Posted in Uncategorized

Dreaming of a Gender Norm-Free Future

Like many liberal, left-leaning Gen Xers, I see the current state of affairs in the United States and I put my faith in future generations. As our society becomes incrementally more progressive, with marriage equality and better queer representation in media it mostly feels like we’re headed in the right direction. (The last year of atrocities committed by the Dotard-In-Chief notwithstanding.)

One hope that us jaded, almost middle-aged types focus on is that eventually old prejudices, discriminatory attitudes, and conservative mindsets will die out, as Boomers pass on to the Great Free Love Festival in the Sky. While it’s arguable that younger generations’ attitudes will automatically be more progressive, one trend that seems inescapable is the flaunting and downright dismissal of gender norms through fashion. This makes me supremely happy. As a cisgender femme, I dress in a pretty typical cis femme way, but I absolutely love watching others play with gender norms. Sometimes I enjoy the big spectacle of it all, like with drag king shows. But mostly, I love the subtle ways fashion trends supersede gender.

I’ve previously written about musicians and their gender-bending costume choices, but I’m thinking of something more subtle here. These choices made are not necessarily to shock, but just represent normality, as in, “This is me, this is how I like to look.” Billie Joe Armstrong from Green Day comes to mind, with his smudgy eyeliner.

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Incidentally, Billie Joe teamed up with Kat Von D last year to sell a brand of eyeliner specifically marketed to men, called Basket Case. I see what they did, there.

Another very current, very hot artist is reggaeton artist Bad Bunny, and his painted nails. I was flipping through Vevo recently, catching up on current music videos and came across his song Mia,with Drake. After a minute, I caught myself staring at his

BadBunnyfingernails every time his hands were visible. They were polished, and relatively long! For a Puerto Rican rapper, this felt like a really big deal. In an interview with Refinery 29, he talks about how painted nails have always been a part of his style, even before his rise to stardom. He spoke about being denied a manicure at a nail salon in Spain. While many of his fans support him and love his nail art, he still receives homophobic comments, and recently deleted his Twitter account completely. His Instagram account is still alive, and unapologetic. It will take a few lifetimes to rid the world of toxic masculinity, if ever!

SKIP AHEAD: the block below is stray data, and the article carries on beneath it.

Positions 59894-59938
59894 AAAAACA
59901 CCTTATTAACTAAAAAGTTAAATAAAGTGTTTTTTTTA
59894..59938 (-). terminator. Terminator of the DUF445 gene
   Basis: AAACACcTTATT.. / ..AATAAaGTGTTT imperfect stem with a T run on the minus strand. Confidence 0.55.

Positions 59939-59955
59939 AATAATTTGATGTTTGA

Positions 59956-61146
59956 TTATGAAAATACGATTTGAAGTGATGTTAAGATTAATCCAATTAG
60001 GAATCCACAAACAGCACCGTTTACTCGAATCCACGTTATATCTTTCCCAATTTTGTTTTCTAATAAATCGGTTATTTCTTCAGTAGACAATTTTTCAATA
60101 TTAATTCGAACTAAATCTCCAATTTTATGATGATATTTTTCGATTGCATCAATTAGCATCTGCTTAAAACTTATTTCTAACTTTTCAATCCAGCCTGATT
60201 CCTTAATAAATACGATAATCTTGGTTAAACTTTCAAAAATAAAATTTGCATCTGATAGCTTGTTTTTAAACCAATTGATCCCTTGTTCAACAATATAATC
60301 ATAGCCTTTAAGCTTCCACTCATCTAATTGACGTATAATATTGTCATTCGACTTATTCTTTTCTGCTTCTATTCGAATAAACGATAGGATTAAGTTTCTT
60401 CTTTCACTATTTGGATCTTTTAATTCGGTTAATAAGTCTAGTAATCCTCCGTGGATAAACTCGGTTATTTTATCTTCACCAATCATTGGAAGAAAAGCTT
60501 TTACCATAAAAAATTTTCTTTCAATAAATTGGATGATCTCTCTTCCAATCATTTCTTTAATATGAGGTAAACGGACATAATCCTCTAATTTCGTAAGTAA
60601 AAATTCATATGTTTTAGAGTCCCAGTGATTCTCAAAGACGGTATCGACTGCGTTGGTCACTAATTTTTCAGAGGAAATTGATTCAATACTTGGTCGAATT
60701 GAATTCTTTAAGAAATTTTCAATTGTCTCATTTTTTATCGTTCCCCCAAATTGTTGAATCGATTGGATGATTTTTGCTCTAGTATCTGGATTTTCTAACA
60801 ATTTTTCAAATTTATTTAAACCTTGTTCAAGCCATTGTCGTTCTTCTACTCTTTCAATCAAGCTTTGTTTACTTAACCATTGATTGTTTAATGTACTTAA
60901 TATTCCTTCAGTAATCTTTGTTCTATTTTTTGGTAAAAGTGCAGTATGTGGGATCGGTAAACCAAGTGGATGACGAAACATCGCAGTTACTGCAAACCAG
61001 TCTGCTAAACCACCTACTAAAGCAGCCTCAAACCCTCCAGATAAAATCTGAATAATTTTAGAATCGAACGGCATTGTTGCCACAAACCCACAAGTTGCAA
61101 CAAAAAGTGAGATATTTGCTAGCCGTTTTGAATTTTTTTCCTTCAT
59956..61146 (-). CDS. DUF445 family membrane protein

Celebrities like these, along with Jaden Smith, Ruby Rose, and other celebrities who wear whatever the hell they want make it easier for their fans who seek their own freedom. Whether they are questioning their gender identity or just really like how makeup looks on masculine features, representation matters a great deal.

Posted in Uncategorized

Rock & Roll Gender Variance

David Bowie wasn’t the first the play with gender in his looks, but he certainly was the most influential. He always seemed like the epitome of cool; effortlessly fashionable with a dash of recklessness. The year he died, 2016, was the same year we lost Prince; another blow. One thing I read a lot after Prince passed away was how both of these iconic artists showed us there was more than one way to be a man. This thought was updated to include George Michael after his death in December of 2016.

While the latter two men would not be considered gender nonconforming, they absolutely challenged our preconceived notions of men in rock and pop music. 80s-era Prince was a vision in ruffled pirate shirts and spandex. My 12 year old brain couldn’t wrap its head around a man who would wear (what I considered to be) such feminine looking clothing, but his music was so full of raw sexuality! Around the same time we were introduced to George Michael via Wham! but it wasn’t until his solo efforts did we see the rougher side of George: unshaven face, cool-guy aviators, and a sensuality that demanded your attention.

The world of music owes so much to these incredible artists; not only for their timeless music or fashion sense, but because by their gender identity choices they gave us the freedom to express ourselves more easily. David Bowie and other gender nonconforming artists helped pave the way for new generations of gender variant artists.

Posted in feminism, TV Tropes

Sweet Birthday Baaaaay-Beeee

Russian Doll

I loved Russian Doll. Not because I’m a big Natasha Lyonne fan, I’m not. But the concept of the show was fascinating to me, the preview had great music, and at eight half-hour episodes, it was perfectly binge-able. I knew it was created, written, and directed by women, and featured a strong female protagonist. What’s not to love? I watched it in a weekend, and started thinking about when I wanted to watch it again. This was February, when the series debuted on Netflix. Cut to today…